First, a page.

On 6 June, a video report from SuperYacht News from eSysman said that the superyacht Amadea, detained in Fiji was now flying a US flag, had a replacement crew and was set to leave Fiji, subject to a final hearin at the Fijian Supreme Court.
OVERVIEW OF WAYS TO LEGALLY AND PRACTICALLY PROTECT YOUR COMPANY FROM INDUSTRIAL ESPIONAGE
On 3 June, an article from Squire Patton Boggs asserts that companies can be at risk from internal and external sources of industrial espionage, in an attempt to gain an unfair competitive advantage or disrupt operations. It goes on to outline some legal and practical steps one can take in the US.
THE MEANING OF A “PERSON DISCHARGING MANAGERIAL RESPONSIBILITIES” IN SECURITIES FRAUD LITIGATION
On 6 June, an article from Stephenson Harwood LLP concerned a recent English High Court case and the term “person discharging managerial responsibilities”. This, it was held, could not be beyond the “clear and unambiguous“3 definition set out in Schedule 10A to the Financial Services and Markets Act 2000. However, it is said that flexibility may, however, be found in the concept of de facto directorship: individuals who are found, on a detailed factual assessment, to have participated in decision making at a directorial level may be considered directors (and therefore a “person discharging managerial responsibilities”) for the purposes of the Act. The extent of this flexibility will be clarified at the next stage of proceedings.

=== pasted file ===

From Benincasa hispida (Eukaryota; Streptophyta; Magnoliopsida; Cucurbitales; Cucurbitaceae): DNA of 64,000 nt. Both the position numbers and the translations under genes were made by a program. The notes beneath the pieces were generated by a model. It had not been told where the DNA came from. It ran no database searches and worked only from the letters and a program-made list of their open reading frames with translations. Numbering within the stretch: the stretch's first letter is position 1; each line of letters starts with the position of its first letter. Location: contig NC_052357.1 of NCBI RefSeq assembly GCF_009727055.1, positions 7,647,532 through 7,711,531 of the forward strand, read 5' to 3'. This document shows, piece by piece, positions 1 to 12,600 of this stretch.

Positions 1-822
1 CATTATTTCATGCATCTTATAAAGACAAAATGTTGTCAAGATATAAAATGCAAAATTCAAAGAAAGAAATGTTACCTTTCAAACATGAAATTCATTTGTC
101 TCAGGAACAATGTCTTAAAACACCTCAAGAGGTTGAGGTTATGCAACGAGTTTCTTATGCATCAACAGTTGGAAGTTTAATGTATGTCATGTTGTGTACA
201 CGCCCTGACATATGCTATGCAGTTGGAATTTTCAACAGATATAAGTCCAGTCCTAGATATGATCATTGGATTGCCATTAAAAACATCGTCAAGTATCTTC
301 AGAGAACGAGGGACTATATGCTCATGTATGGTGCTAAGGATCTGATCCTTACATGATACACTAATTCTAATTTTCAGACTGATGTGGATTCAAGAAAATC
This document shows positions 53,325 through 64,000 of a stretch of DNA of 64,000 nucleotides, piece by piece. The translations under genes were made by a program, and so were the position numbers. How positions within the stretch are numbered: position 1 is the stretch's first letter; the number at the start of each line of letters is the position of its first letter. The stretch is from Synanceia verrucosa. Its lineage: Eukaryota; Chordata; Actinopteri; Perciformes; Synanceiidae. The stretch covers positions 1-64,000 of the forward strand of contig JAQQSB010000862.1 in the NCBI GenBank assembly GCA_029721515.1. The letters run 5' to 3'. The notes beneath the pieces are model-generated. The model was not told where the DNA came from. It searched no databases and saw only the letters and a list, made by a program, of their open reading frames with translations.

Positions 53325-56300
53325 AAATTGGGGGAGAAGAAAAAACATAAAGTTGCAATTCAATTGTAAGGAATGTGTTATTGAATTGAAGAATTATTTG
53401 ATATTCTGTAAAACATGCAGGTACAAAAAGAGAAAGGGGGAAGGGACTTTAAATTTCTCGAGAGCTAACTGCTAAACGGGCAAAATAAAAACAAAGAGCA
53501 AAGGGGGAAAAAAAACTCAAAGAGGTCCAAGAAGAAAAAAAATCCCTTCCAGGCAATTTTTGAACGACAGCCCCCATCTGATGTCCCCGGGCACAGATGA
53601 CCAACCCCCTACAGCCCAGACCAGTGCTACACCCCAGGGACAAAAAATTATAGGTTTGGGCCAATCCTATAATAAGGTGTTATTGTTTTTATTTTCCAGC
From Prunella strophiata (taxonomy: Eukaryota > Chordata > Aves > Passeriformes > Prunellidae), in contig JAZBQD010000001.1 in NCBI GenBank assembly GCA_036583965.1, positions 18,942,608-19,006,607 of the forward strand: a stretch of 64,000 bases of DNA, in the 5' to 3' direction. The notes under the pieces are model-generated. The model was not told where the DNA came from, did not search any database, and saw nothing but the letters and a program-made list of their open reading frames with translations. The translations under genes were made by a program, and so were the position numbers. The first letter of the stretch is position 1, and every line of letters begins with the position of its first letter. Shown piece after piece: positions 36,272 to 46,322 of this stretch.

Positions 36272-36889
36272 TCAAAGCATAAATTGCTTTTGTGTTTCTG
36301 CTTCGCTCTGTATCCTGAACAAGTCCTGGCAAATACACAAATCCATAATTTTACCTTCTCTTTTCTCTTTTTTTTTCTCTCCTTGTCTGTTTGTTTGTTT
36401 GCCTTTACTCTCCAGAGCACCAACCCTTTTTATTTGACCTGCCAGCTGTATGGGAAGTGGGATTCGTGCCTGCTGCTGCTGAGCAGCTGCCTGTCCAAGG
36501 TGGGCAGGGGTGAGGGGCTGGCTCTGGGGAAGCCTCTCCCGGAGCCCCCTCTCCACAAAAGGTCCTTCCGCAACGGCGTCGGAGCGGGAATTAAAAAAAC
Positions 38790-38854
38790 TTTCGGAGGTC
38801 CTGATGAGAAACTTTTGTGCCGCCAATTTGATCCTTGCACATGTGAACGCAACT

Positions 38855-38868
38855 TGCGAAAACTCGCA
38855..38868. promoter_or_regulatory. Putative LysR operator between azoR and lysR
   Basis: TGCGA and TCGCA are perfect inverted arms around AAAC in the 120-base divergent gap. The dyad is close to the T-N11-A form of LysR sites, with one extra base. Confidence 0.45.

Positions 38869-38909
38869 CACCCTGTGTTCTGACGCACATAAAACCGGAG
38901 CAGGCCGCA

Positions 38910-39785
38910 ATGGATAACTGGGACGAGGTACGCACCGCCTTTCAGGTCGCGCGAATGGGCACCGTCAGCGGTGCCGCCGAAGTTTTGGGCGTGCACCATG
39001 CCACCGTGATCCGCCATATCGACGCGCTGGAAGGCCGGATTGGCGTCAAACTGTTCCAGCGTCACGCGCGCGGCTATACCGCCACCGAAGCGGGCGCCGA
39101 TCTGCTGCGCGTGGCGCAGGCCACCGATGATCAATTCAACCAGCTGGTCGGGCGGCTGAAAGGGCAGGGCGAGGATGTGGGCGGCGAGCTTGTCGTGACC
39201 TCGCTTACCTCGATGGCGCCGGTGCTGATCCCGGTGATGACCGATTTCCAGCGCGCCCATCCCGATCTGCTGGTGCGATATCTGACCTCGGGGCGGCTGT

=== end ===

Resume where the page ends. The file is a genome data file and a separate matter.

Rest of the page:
FRENCH ANTI-CORRUPTION AGENCY’S 2021 ACTIVITY REPORT: METHODOLOGICAL WEAKNESSES CAUSE COMPLIANCE PROGRAM SHORTCOMINGS
On 6 June, an article from Jones Day reported that, despite the efforts made by companies to comply with the requirements of the Sapin 2 law, most anti-corruption programs in France remain qualitatively insufficient. This is the conclusion drawn in the light of the national regulatory authority’s 2021 activity report. It seems that, respect to many of the inspected companies, the authority was unconvinced of the effectiveness of the compliance measures they have put in place.
US CUSTOMS GUIDANCE TO IMPORTERS RE GOODS ALLEGED TO BE MADE FROM FORCED LABOUR IN THE XUAR REGION
On 6 June, an article from Crowell Moring points out that the Uyghur Forced Labor Prevention Act (UFLPA) goes into effect on 21 June, and that US Customs and Border Protection (CBP) has issued very minimal guidance to the importing community on how it will enforce the legislation. However, it has indicated that it will not employ a de mininis rule in enforcing the UFLPA – that is, all inputs used to produce an imported good, no matter of their tier/value/significance, must not have been made with forced labour. The article looks at what is known or in guidance to date.
SECOND SMUGGLING TUNNEL DISCOVERED UNDER KYRGYZ-UZBEK BORDER
On 7 June, Rferl reported that Kyrgyz officials say they have found a second tunnel along the Kyrgyz-Uzbek border purportedly used to illegally cross the border as well as for smuggling goods – the 155-meter-long tunnel was 1.8 meters high and just under 1 meter wide. 2 weeks ago, a 270-meter-long tunnel was found.
AUSTRALIA: AFP TO CRACKDOWN ON ORGANISED CRIME & MONEY LAUNDERING
On 6 June, Hit.com in Australia reported that Federal Police have announced plans to target Italian organised crime and money laundering syndicates operating in Australia. It is said that police have managed to locate a number of ‘Ndrangheta clans currently operating within Australia.